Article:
Understanding Attitudes and Beliefs toward the COVID-19 Vaccines Among Youth with Mental Illness

Understanding Attitudes and Beliefs toward the COVID-19 Vaccines Among Youth with Mental Illness

People living with mental illness (MI) have increased risk of contracting, and dying from, COVID-19 compared to the general population. Possible explanations include behavioural and structural factors (e.g., living in congregate settings). While COVID-19 vaccine uptake rates for people with mental illness is lacking, influenza vaccination uptake is generally lower than the general Canadian population. COVID-19 vaccines are safe and effective, yet studies show that 11% to 18% of Canadians are hesitant. Black Canadians, Indigenous peoples, newcomers, and youth tend to have higher vaccine hesitancy and are more likely to experience social and structural barriers to accessing vaccinations. Youth between the ages of 16 and 29 are particularly vaccine-hesitant, with some of the lowest vaccination rates in Canada to date. Therefore, youth with MI may require more tailored interventions to increase uptake of COVID-19 vaccines.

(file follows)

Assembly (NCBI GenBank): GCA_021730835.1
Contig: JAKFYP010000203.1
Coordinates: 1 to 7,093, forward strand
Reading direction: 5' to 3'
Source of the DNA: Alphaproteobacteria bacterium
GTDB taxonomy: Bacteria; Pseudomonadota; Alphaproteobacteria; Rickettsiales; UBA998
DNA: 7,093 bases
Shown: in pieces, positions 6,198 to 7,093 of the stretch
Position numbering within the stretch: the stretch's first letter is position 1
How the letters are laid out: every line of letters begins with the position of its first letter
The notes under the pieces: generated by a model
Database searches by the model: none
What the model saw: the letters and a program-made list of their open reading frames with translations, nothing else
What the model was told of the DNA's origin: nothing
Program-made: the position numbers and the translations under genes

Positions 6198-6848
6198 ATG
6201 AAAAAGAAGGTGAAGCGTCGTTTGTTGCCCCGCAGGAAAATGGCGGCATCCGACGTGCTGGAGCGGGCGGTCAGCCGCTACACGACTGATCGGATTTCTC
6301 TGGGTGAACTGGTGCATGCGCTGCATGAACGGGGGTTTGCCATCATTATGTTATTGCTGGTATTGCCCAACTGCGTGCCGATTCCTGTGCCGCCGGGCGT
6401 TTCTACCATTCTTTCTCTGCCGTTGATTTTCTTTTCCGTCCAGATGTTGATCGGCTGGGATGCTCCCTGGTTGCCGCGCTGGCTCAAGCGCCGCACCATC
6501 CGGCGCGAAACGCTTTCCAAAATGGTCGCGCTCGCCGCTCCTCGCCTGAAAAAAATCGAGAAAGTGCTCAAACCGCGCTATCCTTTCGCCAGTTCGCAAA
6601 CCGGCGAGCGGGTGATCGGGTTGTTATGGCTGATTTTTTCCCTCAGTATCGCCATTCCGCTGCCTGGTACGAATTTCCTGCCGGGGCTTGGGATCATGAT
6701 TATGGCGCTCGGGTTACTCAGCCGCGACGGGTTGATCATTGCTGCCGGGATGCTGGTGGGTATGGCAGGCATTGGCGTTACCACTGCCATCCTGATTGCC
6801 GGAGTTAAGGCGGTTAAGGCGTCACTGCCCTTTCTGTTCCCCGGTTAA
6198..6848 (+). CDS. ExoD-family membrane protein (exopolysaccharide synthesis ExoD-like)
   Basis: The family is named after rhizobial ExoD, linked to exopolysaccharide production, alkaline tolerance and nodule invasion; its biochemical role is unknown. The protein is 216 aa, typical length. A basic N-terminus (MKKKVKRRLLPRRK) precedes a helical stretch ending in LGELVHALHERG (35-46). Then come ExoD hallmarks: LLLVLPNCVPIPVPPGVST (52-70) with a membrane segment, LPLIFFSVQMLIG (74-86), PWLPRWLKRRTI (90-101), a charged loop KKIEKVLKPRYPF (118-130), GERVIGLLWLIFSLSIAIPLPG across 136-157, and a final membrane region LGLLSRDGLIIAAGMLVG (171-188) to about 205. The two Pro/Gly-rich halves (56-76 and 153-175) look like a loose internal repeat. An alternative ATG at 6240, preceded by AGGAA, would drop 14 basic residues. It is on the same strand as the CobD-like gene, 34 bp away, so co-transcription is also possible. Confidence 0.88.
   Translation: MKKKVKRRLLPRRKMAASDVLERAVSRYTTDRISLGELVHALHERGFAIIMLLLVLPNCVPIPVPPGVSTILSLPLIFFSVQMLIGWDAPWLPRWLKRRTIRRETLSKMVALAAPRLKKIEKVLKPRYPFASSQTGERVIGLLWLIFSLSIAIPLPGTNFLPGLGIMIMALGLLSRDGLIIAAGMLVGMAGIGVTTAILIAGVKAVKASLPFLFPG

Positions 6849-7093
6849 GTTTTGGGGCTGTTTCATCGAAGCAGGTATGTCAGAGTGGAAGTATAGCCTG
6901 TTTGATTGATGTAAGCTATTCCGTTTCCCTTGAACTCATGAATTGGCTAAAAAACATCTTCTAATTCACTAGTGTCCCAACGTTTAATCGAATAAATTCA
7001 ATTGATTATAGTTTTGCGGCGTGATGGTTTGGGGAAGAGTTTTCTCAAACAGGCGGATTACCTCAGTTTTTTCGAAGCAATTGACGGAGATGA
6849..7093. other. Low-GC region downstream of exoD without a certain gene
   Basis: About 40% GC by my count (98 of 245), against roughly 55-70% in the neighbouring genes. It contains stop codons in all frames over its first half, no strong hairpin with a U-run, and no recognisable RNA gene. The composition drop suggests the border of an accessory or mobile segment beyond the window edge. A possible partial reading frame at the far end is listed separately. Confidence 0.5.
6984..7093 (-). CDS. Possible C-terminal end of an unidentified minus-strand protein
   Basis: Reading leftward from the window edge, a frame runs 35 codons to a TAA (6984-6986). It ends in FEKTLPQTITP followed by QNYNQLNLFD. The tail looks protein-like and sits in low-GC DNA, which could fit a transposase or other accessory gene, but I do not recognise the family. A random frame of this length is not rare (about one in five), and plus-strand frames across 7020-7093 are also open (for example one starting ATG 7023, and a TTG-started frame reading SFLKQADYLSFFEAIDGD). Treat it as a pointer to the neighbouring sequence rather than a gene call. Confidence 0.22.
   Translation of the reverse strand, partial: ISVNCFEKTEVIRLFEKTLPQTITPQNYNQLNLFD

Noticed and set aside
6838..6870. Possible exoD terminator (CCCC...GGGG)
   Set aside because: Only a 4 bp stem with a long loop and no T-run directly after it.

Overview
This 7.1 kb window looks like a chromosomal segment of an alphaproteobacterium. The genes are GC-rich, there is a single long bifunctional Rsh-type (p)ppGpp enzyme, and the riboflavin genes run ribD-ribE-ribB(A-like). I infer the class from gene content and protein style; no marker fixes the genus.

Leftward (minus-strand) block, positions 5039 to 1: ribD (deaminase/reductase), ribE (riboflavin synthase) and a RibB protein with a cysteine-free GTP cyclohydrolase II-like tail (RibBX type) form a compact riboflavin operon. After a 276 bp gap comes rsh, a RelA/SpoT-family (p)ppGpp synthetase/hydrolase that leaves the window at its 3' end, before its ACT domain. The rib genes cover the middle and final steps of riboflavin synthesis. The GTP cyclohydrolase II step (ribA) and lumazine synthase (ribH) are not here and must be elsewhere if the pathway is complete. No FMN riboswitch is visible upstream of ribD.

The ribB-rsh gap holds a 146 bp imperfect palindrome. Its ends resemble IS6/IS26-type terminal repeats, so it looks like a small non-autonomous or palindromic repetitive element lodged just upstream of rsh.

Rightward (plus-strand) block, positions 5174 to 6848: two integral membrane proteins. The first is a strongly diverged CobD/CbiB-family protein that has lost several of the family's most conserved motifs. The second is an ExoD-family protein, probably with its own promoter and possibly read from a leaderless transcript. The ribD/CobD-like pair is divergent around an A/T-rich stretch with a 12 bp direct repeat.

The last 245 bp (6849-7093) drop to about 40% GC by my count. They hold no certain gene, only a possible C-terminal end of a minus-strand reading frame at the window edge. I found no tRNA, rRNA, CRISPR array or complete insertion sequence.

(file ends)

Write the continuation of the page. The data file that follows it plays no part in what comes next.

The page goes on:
Additional info

This co-designed project aims to promote vaccine uptake among youth with MI by 1) identifying recommendations for developing targeted, evidence- based public health campaigns, with a focus on trust and COVID vaccines; 2) co-creating and piloting a vaccine campaign with youth with MI; and 3) develop clinical tools tailored for this population.

Project team

  • Dr Daniel Buchman (Nominated PI)
  • Dr Sanjeev Sockalingam (Co-PI),
  • Alexxa Abi-Jaoude
  • Dr Branka Agic
  • Dr Joanne Henderson
  • Andrew Johnston
  • Dr Nicole Kozloff
  • Dr Andrea Levinson
  • Shreya Mahajan
  • Dr Alison Thompson

Funders and partners

  • National Youth Action Council
  • Council for Health Sciences COVID-19 Vaccine Clinic Springboard Funding (University of Toronto)
  • Canadian Institutes of Health Research (CIHR)